What should I tell my doctor before I take the first dose of Vyvanse?Tell your doctor about all prescription, over-the-counter, and herbal medications you are taking before beginning treatment with Vyvanse. Also, talk to your doctor about your complete medical history, especially if you have heart problems, heart defects, high blood pressure, or a family history of these problems; a history of mental problems or a family history of suicide, bipolar disorder, or depression; tics (repeated movements or sounds that cannot be controlled) or Tourette's syndrome; liver or kidney problems; thyroid problems; and seizures or an abnormal brain wave test (EEG).
What is the usual dosage?The information below is based on the dosage guidelines your doctor uses. Depending on your condition and medical history, your doctor may prescribe a different regimen. Do not change the dosage or stop taking your medication without your doctor's approval.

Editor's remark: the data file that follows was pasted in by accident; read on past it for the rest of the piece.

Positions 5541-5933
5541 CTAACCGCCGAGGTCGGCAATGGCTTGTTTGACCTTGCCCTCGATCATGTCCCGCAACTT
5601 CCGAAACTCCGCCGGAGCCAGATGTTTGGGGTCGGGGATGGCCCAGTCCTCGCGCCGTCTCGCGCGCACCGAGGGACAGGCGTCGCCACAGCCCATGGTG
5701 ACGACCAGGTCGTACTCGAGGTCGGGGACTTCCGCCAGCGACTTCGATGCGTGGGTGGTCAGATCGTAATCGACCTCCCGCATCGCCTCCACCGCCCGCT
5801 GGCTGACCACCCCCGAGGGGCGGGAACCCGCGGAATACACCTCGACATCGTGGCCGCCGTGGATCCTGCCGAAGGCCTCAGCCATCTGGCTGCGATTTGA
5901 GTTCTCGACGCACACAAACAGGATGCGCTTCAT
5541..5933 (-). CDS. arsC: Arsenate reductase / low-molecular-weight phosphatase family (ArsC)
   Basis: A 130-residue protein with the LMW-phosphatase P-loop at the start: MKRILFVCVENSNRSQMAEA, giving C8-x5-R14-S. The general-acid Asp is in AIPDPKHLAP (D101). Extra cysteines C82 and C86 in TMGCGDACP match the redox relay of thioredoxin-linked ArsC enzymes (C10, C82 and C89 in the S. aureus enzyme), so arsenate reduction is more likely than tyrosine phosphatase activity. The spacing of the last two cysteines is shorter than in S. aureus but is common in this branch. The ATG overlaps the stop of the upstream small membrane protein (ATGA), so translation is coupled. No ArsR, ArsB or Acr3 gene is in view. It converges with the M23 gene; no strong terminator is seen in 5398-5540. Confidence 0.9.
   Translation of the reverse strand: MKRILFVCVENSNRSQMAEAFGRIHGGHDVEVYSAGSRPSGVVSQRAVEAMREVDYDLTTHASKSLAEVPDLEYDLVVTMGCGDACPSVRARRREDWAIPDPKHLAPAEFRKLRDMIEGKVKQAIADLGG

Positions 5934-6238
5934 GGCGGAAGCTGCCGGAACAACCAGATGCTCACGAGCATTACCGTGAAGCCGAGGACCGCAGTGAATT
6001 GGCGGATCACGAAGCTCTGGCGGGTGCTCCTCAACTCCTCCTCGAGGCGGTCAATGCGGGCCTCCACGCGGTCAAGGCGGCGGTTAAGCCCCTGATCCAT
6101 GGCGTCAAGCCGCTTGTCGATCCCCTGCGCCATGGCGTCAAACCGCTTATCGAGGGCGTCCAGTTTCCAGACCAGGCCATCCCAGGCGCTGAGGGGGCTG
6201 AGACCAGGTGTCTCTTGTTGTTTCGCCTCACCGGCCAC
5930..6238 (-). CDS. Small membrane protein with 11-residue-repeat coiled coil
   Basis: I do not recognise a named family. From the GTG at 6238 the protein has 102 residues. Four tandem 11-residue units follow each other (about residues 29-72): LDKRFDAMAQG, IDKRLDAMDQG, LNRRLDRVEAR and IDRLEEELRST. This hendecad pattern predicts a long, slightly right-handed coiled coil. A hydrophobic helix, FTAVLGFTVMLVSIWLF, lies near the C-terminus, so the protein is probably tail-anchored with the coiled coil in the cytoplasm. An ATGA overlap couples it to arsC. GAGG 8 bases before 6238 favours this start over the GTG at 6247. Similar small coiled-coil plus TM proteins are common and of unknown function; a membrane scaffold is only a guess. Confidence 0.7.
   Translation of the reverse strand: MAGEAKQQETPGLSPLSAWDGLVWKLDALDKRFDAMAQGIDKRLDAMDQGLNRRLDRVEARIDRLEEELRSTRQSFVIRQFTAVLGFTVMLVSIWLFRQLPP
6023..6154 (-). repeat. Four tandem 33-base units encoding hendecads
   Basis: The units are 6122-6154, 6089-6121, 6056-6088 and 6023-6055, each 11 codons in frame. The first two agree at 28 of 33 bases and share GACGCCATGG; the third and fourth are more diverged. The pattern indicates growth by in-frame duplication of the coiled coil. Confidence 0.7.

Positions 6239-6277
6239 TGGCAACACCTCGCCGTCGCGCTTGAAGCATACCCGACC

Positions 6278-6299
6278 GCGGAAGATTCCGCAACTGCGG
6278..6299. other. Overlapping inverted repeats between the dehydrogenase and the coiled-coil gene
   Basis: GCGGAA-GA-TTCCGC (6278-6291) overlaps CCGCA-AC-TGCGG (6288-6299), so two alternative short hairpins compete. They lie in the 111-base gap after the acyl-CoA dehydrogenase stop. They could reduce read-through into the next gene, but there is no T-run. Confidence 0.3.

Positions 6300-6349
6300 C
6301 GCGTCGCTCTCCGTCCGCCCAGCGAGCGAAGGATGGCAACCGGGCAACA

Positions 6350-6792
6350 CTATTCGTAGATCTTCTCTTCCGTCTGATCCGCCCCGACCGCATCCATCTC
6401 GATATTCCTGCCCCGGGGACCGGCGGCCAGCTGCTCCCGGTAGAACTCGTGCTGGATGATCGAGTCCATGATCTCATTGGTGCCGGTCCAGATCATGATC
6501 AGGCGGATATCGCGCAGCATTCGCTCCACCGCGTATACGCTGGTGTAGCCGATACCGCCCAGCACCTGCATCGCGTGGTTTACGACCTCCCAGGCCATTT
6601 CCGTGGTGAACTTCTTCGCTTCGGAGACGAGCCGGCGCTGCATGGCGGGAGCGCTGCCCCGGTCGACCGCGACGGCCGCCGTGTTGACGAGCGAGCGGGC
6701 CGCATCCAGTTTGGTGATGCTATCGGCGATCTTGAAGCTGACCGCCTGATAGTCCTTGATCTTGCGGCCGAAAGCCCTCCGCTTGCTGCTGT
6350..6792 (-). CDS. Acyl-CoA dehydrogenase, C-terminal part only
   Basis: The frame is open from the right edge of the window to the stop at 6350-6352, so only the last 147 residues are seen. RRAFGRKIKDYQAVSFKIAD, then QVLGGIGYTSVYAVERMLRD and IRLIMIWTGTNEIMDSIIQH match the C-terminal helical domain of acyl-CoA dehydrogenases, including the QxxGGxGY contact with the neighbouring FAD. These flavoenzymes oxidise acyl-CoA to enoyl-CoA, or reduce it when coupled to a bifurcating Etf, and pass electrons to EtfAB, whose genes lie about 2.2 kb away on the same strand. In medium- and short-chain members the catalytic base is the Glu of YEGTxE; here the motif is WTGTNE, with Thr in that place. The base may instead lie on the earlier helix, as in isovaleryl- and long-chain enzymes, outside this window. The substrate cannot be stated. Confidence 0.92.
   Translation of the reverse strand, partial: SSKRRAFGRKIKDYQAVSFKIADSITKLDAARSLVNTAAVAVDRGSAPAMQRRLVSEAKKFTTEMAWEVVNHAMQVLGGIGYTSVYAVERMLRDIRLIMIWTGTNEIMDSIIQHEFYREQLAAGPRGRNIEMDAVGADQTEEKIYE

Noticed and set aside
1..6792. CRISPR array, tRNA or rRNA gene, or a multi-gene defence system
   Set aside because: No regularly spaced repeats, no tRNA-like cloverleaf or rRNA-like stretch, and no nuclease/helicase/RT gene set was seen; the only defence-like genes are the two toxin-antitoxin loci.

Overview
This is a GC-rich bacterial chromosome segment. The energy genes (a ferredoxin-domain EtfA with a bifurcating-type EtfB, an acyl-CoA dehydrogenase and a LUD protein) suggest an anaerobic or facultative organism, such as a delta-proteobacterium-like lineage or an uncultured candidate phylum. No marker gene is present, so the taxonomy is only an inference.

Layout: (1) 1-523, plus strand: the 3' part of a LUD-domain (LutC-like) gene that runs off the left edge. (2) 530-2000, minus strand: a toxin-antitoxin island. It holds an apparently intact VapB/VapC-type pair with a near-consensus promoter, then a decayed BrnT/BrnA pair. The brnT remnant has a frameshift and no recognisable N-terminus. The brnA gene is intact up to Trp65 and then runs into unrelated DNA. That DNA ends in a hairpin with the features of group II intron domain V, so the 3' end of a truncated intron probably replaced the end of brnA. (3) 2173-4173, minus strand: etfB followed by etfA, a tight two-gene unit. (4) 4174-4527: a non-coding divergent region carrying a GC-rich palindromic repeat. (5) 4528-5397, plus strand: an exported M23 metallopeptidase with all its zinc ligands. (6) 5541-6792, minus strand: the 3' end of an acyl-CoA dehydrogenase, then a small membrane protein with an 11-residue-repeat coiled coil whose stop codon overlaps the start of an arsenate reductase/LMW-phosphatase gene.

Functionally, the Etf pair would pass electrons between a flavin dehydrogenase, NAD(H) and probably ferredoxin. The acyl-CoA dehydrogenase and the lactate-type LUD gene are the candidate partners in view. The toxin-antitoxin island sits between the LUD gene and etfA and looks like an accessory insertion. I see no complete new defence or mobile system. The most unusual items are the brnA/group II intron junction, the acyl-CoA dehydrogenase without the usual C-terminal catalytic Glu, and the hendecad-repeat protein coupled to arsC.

Adults and children ≥6 years: The usual starting dose is 30 milligrams (mg) a day taken in the morning. Your doctor may increase your daily dose by 10 or 20 mg every week until the lowest effective dose is achieved, up to a maximum of 70 mg daily.
How should I take Vyvanse?Take this medicine in the morning. Afternoon doses should be avoided because of the potential for insomnia (difficulty falling or staying asleep). You can take Vyvanse with or without food.
If you are unable to swallow the capsule, you may carefully open it and dissolve the contents in a glass of water. Drink the entire glass. Do not take less than one capsule per day.
What should I avoid while taking Vyvanse?Taking Vyvanse longer than necessary may lead to physical and emotional dependence and must be avoided. Your doctor will frequently assess your response to this medication to see if it is still useful or to make sure you are receiving the lowest effective dose.
Use caution when driving or operating dangerous machinery while taking Vyvanse.
Avoid splitting the dose within a capsule; also avoid taking Vyvanse later in the day.